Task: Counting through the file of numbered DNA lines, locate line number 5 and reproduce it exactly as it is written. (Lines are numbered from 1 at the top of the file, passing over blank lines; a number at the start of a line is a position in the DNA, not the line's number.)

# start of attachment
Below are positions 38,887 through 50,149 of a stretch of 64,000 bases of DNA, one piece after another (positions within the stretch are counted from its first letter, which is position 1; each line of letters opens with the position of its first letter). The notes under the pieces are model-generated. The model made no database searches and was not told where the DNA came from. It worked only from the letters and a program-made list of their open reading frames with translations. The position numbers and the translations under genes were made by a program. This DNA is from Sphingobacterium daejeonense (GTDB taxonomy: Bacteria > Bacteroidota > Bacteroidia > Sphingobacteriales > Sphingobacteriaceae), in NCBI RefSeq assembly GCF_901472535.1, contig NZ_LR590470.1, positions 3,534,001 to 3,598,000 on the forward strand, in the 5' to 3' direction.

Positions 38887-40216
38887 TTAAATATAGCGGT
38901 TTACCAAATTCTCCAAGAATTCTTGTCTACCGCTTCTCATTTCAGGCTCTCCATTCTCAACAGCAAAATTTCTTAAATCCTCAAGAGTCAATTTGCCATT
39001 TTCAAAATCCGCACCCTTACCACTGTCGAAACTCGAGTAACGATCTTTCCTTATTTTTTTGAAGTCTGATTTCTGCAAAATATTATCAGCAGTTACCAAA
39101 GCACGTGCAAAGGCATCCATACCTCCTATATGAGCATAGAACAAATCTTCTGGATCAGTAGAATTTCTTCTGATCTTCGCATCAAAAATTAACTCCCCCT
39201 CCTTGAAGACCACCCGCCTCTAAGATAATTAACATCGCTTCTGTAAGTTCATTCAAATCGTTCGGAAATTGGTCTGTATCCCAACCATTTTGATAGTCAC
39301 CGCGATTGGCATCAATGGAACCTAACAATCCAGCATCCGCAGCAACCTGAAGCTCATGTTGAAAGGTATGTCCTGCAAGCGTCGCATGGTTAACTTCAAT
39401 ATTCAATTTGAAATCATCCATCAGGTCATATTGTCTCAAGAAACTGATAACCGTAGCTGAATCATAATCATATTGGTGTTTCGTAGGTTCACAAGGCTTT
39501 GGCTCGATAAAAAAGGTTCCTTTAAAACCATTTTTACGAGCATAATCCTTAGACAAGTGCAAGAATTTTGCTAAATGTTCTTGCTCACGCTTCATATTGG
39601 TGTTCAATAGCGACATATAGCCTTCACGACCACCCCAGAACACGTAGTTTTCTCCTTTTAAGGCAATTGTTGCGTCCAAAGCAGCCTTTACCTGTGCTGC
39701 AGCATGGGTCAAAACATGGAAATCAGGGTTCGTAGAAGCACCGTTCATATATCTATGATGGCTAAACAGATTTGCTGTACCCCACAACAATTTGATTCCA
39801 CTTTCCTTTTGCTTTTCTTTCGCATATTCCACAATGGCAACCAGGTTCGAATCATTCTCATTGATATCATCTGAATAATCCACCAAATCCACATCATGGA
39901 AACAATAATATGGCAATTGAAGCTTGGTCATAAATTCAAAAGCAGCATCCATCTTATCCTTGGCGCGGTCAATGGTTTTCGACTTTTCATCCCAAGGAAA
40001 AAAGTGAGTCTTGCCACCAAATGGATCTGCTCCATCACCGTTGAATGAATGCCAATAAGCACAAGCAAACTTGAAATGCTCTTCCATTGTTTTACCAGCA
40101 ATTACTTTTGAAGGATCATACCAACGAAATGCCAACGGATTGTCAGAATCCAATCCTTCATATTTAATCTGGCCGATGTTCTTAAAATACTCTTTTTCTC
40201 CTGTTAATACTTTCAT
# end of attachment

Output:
39001 TTCAAAATCCGCACCCTTACCACTGTCGAAACTCGAGTAACGATCTTTCCTTATTTTTTTGAAGTCTGATTTCTGCAAAATATTATCAGCAGTTACCAAA